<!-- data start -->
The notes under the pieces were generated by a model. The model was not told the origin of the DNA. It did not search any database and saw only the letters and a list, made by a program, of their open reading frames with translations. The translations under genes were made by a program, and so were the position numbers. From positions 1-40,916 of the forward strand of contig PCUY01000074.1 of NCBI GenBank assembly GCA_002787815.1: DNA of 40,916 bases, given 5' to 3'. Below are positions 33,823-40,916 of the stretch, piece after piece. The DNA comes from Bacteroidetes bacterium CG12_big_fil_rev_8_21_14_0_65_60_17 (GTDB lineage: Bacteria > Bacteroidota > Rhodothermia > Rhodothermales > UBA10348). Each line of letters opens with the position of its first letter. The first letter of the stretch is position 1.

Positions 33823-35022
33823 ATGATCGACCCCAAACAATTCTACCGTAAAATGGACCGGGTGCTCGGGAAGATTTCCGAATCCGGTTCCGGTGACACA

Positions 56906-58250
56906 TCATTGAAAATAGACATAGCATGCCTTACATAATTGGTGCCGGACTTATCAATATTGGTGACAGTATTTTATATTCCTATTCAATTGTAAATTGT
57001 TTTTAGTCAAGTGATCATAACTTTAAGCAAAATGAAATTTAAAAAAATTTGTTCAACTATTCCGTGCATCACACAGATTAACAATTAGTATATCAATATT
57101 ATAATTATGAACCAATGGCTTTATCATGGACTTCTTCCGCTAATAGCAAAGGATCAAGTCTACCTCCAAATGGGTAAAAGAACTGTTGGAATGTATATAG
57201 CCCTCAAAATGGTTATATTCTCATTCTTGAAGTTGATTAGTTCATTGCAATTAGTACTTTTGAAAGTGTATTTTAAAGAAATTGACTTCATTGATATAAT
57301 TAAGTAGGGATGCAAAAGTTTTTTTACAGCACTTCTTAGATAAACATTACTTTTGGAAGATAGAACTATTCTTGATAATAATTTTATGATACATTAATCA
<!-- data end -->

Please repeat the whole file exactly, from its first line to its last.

The notes under the pieces were generated by a model. The model was not told the origin of the DNA. It did not search any database and saw only the letters and a list, made by a program, of their open reading frames with translations. The translations under genes were made by a program, and so were the position numbers. From positions 1-40,916 of the forward strand of contig PCUY01000074.1 of NCBI GenBank assembly GCA_002787815.1: DNA of 40,916 bases, given 5' to 3'. Below are positions 33,823-40,916 of the stretch, piece after piece. The DNA comes from Bacteroidetes bacterium CG12_big_fil_rev_8_21_14_0_65_60_17 (GTDB lineage: Bacteria > Bacteroidota > Rhodothermia > Rhodothermales > UBA10348). Each line of letters opens with the position of its first letter. The first letter of the stretch is position 1.

Positions 33823-35022
33823 ATGATCGACCCCAAACAATTCTACCGTAAAATGGACCGGGTGCTCGGGAAGATTTCCGAATCCGGTTCCGGTGACACA

Positions 56906-58250
56906 TCATTGAAAATAGACATAGCATGCCTTACATAATTGGTGCCGGACTTATCAATATTGGTGACAGTATTTTATATTCCTATTCAATTGTAAATTGT
57001 TTTTAGTCAAGTGATCATAACTTTAAGCAAAATGAAATTTAAAAAAATTTGTTCAACTATTCCGTGCATCACACAGATTAACAATTAGTATATCAATATT
57101 ATAATTATGAACCAATGGCTTTATCATGGACTTCTTCCGCTAATAGCAAAGGATCAAGTCTACCTCCAAATGGGTAAAAGAACTGTTGGAATGTATATAG
57201 CCCTCAAAATGGTTATATTCTCATTCTTGAAGTTGATTAGTTCATTGCAATTAGTACTTTTGAAAGTGTATTTTAAAGAAATTGACTTCATTGATATAAT
57301 TAAGTAGGGATGCAAAAGTTTTTTTACAGCACTTCTTAGATAAACATTACTTTTGGAAGATAGAACTATTCTTGATAATAATTTTATGATACATTAATCA